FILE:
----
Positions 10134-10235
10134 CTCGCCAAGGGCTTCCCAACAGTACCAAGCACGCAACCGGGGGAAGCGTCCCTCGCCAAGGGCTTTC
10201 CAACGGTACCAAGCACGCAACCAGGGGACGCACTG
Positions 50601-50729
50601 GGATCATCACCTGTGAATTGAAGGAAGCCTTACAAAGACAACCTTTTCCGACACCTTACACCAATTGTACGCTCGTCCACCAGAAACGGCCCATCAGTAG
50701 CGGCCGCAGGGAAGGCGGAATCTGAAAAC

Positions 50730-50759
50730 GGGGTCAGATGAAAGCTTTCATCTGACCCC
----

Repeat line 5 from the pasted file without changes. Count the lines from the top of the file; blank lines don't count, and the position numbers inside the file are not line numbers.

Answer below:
50601 GGATCATCACCTGTGAATTGAAGGAAGCCTTACAAAGACAACCTTTTCCGACACCTTACACCAATTGTACGCTCGTCCACCAGAAACGGCCCATCAGTAG